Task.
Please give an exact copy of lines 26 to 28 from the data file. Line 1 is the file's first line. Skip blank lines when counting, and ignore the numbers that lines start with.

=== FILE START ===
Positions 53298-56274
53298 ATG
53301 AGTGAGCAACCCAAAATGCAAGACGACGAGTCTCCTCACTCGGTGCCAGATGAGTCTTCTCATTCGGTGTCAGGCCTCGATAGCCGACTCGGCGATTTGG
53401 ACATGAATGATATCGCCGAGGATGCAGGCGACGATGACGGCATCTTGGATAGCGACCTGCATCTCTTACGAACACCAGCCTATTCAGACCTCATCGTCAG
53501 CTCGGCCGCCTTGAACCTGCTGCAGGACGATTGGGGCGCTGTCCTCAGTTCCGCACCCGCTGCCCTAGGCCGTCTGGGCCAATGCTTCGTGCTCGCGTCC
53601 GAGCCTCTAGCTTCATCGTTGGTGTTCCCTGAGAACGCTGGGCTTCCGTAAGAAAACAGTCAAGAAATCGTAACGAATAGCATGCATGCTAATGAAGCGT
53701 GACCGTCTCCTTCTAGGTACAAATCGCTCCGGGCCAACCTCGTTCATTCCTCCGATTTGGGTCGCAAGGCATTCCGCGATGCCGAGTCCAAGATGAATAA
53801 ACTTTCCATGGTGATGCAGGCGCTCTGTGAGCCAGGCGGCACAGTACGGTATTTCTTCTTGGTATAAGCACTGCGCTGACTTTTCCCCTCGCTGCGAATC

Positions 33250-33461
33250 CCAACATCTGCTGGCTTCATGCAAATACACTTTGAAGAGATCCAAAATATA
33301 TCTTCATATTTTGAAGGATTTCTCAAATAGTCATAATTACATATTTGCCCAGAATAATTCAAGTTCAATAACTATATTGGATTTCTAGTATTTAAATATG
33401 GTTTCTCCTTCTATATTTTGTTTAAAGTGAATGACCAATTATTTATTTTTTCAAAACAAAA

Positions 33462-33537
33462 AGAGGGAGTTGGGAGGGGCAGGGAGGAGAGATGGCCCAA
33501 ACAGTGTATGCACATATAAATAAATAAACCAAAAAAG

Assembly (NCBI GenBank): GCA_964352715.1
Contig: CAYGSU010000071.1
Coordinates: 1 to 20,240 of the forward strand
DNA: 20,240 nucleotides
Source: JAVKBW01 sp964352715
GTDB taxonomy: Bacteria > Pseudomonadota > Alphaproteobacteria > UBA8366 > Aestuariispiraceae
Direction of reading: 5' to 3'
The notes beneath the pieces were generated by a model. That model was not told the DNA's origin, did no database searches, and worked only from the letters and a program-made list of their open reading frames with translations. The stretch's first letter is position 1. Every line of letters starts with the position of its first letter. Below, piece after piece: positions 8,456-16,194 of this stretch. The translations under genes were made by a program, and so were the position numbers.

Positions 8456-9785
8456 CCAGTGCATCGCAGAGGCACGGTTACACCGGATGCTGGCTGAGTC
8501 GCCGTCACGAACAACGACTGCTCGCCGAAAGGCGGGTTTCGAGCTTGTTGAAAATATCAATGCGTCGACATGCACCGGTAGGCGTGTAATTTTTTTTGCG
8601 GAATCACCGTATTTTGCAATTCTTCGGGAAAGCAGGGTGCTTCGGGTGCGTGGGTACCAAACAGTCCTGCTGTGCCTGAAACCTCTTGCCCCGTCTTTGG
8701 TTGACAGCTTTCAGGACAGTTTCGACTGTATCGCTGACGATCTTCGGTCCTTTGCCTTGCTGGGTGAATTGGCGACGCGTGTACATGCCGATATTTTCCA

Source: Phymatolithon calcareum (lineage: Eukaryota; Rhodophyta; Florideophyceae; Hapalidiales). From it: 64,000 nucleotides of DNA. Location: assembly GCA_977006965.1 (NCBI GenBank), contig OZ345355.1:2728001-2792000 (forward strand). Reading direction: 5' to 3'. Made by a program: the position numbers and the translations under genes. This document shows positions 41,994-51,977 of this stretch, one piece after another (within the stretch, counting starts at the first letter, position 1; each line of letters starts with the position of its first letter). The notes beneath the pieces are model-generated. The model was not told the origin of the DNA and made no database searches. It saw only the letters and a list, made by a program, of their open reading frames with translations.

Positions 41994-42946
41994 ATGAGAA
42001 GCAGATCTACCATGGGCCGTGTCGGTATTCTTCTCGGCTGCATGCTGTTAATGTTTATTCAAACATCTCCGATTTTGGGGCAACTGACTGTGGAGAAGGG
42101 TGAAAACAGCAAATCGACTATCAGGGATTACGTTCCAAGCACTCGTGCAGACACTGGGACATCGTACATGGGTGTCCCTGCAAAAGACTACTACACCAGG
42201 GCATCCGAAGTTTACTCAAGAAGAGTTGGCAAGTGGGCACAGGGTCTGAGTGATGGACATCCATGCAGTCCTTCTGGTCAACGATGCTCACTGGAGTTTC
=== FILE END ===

8501 GCCGTCACGAACAACGACTGCTCGCCGAAAGGCGGGTTTCGAGCTTGTTGAAAATATCAATGCGTCGACATGCACCGGTAGGCGTGTAATTTTTTTTGCG
8601 GAATCACCGTATTTTGCAATTCTTCGGGAAAGCAGGGTGCTTCGGGTGCGTGGGTACCAAACAGTCCTGCTGTGCCTGAAACCTCTTGCCCCGTCTTTGG
8701 TTGACAGCTTTCAGGACAGTTTCGACTGTATCGCTGACGATCTTCGGTCCTTTGCCTTGCTGGGTGAATTGGCGACGCGTGTACATGCCGATATTTTCCA